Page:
Pádraic McCaffrey’s Story
Information, help & support
for those who need it.
My name is Pádraic McCaffrey, I
come from Galway. I was born with
Neurofibromatosis, NF1. I suffer from
an Optic Glioma tumor on the left side
of my face. When I was born both my
eyes were fully open and as I was
growing up, my eyelid drooped down
and closed my eye. This caused
problems and at times led to a lot of
people staring at my appearance. I was
referred to a specialist to see what
could be done regarding the problem
with the left side of my face. The
specialist Mr. Prenderville decided that
he wouldn’t start operating on the
tumour until I was around 11 years
old. In the summer of when I finished
5 th class I had my first operation and
for the next number of years I was in
and out of hospital twice a year for
surgery to try and reduce the size of
the tumour. Apart from that I was in
very good health and was involved in a
lot of sport playing soccer and hurling.
In total I have had 35 operations
including having my eye taken out as
it was totally useless.
In school and growing up a lot of times when I would be out a lot of people would stare and
point out that I had a facial disfigurement instead of asking me what happened me. I would
only be too happy to tell them the story behind what was wrong.
During my time in school, I had great support from a lot of my school friends who would
always look out for each other. In 1989 a neighbour of mine nominated me for a Children’s
Achievement award with McDonald’s fast-food restaurant and I was awarded one. When I was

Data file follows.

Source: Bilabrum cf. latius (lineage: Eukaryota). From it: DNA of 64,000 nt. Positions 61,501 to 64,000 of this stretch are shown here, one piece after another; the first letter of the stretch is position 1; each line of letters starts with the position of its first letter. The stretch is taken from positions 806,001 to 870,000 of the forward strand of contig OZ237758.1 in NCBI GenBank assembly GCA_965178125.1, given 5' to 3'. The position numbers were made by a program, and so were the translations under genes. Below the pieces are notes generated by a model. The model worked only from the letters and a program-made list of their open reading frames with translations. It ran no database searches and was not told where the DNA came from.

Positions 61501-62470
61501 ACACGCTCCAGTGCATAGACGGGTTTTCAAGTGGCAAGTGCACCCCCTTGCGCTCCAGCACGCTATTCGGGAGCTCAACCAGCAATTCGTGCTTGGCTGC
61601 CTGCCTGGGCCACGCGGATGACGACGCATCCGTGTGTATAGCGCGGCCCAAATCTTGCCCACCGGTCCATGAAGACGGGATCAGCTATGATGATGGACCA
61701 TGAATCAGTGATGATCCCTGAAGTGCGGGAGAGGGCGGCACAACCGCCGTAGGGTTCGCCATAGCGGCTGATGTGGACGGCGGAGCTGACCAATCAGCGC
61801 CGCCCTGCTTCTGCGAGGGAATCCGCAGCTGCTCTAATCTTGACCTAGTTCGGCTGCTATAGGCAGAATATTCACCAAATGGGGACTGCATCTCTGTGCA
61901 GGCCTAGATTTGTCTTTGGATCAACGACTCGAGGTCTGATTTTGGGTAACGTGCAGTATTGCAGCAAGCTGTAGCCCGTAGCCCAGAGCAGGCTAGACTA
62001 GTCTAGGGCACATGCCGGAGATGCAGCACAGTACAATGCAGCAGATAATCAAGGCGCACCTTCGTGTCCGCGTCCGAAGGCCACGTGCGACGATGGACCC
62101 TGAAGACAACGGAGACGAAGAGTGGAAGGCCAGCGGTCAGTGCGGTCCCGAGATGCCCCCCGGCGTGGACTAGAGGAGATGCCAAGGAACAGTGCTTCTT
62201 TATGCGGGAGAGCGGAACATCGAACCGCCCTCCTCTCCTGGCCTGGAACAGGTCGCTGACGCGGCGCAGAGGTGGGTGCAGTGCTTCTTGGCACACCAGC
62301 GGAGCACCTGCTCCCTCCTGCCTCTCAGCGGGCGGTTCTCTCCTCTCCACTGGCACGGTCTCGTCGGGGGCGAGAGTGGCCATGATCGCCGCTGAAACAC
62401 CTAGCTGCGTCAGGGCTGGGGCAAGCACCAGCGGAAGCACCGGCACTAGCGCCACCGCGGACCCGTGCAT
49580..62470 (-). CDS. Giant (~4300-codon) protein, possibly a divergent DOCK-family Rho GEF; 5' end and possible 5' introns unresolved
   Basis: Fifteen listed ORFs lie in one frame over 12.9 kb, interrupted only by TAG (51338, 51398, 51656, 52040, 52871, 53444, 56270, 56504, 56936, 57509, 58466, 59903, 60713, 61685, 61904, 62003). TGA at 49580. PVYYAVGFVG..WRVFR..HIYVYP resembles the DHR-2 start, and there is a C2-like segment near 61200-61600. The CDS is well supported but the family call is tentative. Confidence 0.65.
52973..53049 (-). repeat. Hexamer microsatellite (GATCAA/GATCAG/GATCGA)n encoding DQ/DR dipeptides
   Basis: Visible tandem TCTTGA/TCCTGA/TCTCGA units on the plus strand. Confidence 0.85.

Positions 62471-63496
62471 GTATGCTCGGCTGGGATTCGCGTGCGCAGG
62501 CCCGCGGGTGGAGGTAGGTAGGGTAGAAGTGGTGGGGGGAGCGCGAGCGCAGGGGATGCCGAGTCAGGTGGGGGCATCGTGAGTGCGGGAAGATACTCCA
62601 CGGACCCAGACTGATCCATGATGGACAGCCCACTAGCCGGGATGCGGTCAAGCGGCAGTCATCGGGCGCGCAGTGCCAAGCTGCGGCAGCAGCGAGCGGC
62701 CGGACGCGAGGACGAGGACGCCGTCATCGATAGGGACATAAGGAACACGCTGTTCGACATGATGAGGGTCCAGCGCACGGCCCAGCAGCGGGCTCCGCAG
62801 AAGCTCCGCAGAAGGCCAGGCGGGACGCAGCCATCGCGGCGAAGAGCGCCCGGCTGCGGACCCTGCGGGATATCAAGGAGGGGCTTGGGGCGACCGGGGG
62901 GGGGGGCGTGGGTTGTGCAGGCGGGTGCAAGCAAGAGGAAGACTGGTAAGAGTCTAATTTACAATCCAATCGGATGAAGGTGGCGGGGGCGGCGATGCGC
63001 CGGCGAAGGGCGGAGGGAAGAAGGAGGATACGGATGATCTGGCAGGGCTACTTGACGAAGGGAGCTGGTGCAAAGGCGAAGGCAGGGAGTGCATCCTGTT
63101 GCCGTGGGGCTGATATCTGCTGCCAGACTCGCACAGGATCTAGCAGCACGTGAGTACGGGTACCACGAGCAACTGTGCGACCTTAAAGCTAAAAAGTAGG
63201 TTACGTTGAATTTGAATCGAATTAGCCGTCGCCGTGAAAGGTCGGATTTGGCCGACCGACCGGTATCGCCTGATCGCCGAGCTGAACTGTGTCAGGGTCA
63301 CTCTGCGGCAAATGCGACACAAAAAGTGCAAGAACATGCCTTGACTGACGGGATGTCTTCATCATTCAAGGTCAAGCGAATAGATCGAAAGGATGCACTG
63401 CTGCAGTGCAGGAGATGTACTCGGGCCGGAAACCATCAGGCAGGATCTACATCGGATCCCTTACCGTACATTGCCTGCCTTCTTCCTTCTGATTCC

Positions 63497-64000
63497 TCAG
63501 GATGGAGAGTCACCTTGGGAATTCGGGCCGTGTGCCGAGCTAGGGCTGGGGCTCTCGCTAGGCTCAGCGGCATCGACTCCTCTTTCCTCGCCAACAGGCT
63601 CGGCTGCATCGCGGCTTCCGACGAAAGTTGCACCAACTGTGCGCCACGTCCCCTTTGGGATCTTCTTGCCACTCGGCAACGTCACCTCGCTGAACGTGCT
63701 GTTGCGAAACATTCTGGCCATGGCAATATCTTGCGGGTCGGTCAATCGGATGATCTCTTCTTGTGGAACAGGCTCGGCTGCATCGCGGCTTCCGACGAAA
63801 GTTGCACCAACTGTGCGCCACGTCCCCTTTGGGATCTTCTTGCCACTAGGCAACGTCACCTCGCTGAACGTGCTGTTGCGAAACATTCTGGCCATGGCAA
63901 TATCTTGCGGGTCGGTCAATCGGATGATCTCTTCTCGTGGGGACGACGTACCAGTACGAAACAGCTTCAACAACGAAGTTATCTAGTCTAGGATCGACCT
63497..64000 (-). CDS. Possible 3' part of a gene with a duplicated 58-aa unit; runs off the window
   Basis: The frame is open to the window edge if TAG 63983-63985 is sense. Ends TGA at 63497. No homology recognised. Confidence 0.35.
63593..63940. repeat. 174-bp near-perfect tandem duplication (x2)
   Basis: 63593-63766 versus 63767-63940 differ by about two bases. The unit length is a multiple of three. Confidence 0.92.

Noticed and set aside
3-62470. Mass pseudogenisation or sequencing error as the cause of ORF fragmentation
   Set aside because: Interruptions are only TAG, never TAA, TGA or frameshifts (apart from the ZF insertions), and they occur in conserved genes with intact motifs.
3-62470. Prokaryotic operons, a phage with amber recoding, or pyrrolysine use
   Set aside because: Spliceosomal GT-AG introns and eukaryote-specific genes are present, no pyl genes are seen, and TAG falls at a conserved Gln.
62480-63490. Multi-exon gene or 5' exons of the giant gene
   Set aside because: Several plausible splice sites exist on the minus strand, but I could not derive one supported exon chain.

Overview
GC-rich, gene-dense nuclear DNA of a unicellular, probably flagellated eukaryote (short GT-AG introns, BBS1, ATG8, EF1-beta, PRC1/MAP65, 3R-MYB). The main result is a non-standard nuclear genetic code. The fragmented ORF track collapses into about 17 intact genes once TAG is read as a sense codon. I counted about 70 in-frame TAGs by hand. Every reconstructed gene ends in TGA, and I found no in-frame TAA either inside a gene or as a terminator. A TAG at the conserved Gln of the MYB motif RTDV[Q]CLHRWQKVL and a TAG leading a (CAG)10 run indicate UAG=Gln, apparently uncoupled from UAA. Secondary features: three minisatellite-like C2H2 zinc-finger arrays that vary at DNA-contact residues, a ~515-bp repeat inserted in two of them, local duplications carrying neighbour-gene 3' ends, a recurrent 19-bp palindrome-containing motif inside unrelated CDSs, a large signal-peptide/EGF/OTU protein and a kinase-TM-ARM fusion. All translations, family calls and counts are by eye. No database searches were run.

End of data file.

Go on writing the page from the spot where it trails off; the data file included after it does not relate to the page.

finishing school, I wanted to go on to do nursing but was told my face wouldn’t fit so I went on
to be a chef.
Sometimes young kids would come up to me and ask questions regarding my face and parents
of these kids would come up apologising for their behaviour and I end up telling them that they
are curious and want to know. I tell them that it doesn’t bother me and I am more than willing
to explain to them and they go away happy.
Sometimes when I would be out working some people think that because I am missing an eye,
they think I can’t do the job. They judge you for the way you look rather than your ability to do
the job. Even today I find sometimes when I would be going for job interviews, the people who
are doing the interview often look surprised when I walk into the room.
I appeared on a documentary for RTÉ a few years called “skin deep” dealing with people who
had facial disfigurements, the other 4 people had accidents happen to them during their lives. I
was the only one who had it from birth. It was a program to give confidence to people who
may have a problem to show that we have got on with our lives, it was part of the True Lives
series. For about 20 years I was a Branchardier in Lourdes, a helper to people with disabilities.
I would also be willing to offer support and talk to anybody who is affected by NF.
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